Sandwiches and pillows
Published: Sunday, April 8, 2012
Updated: Sunday, April 8, 2012 23:04
The comedy series “Community” has returned from a three-month hiatus. To be honest, I’m not entirely sure it should have.
Don’t get me wrong, I’ve been watching “Community” from the beginning, and it has had its moments – it’s had plenty of them. I love the whole parody of tropes and satire thing they’ve got going on. But I feel like the four episodes since the hiatus have been weaker on the whole and less clever about their humor. That is not to say that they didn’t make me laugh – they were still funny. Just not as funny.
The first episode after the hiatus was “Urban Matrimony and the Sandwich Arts,” in which Pierce and Shirley try to open a sandwich shop at Greendale, and Shirley and Andre get remarried. What was interesting about the episode was that unlike many others, it didn’t have a gimmick to it beyond traditional sitcom tropes. That is, there were no zombies, no paintball wars and no animated scenes. It was a “normal” episode; even Troy and Abed acted normal. That alone was more unsettling than their usual strangeness. The episode wasn’t the best “Community” there ever was – but I think it was a nice break from the norm.
Following, in “Contemporary Impressionists,” the group helps Abed get rid of debt by impersonating celebrities. This episode was a bit more out there than the previous, but again lacked a gimmick. The plot didn’t make much sense. Abed is somehow in debt because he hires celebrity impersonators to help him recreate scenes from movies. Suspending the disbelief that such a service exists is easy – not so much that Abed couldn’t just do this in his Dreamatorium. Moreover, while he’s weird, Abed still functions in normal society, and unlike the Christmas episode, there was no catalyst that made him behave strangely. Overall, the episode made funny pop references and continued running gags – but honestly it felt more like filler than a standalone episode.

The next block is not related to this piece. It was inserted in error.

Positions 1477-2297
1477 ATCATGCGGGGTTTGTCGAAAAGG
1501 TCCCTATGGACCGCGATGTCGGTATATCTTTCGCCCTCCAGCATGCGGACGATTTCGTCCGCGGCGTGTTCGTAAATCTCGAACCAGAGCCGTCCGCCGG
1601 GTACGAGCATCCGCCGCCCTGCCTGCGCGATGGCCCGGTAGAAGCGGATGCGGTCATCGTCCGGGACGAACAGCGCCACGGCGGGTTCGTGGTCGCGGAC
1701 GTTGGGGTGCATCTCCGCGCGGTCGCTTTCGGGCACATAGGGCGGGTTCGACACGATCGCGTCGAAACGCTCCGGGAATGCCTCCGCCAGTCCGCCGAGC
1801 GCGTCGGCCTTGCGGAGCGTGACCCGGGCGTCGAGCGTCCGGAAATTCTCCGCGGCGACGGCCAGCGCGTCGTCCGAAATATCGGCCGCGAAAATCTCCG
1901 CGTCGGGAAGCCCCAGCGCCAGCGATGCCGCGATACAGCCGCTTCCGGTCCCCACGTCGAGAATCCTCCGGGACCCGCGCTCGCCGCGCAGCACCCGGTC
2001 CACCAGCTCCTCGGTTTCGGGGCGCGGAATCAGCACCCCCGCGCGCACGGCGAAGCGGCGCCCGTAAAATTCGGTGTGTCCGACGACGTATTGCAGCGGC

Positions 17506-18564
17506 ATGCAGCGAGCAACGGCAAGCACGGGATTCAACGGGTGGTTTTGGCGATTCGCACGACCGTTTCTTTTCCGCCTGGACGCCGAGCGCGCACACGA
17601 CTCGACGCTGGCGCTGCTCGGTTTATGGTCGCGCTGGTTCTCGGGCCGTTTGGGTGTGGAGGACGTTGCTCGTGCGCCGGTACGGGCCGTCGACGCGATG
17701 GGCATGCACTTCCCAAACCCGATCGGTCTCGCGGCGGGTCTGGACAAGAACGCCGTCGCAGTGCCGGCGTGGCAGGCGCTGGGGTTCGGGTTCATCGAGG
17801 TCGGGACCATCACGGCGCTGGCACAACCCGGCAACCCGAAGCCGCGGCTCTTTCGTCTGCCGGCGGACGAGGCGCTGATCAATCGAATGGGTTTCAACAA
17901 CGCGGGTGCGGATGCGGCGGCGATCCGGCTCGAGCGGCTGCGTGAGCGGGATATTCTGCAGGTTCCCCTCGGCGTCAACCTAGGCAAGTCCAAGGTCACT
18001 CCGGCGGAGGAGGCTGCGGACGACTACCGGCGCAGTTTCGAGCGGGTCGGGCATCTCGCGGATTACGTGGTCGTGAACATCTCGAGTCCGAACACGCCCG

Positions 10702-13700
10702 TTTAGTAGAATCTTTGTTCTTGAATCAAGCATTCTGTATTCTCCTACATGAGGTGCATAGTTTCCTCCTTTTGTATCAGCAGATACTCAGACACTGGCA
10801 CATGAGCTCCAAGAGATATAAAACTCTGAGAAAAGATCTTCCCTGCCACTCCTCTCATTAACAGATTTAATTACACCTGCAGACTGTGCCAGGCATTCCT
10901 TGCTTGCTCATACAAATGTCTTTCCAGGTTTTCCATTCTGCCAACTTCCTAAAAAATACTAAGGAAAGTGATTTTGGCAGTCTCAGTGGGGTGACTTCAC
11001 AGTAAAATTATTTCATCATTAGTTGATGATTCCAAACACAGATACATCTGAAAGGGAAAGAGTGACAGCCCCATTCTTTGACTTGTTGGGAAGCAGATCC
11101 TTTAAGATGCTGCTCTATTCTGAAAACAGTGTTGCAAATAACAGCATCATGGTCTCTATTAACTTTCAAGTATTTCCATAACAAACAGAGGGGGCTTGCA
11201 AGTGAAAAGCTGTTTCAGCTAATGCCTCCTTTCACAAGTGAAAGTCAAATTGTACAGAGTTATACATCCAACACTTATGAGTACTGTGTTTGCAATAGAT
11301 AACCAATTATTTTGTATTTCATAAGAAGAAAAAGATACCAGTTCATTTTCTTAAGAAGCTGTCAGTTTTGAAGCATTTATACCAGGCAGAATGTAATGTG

In the next episode, “Digital Exploration of Interior Design,” the vice dean of Greendale’s Air Conditioning Annex plants the seed for discord in Troy and Abed’s friendship by exploiting their positions on the recurring idea of blanket forts. That entire plotline again seemed more like a set-up than a standalone; it was really the other plot of the episode that stole the show. Namely, Subway’s corpo-humanoid. “Community” usually shies away from political statements, but I thought this one was pretty obvious. Best of all, it wasn’t just a one-time joke, and kept laughs going throughout the episode.
Finally in “Pillows and Blankets,” Troy and Abed’s relationship hits a breaking point. This is the first gimmick episode since the hiatus, where the entire episode is done in the format of a Civil War documentary. The episode was hilarious, but I felt it was weird for anyone besides Abed to be documenting Greendale events. The episode relied almost entirely on the absurdity factor and established character roles for laughs.
All in all, “Community” is still a show worth watching, especially if you have been from the beginning. Still, I hope that the writers are able to see when the show should stop, and end it on the perfect note, as Bill Watterson did with “Calvin and Hobbes.”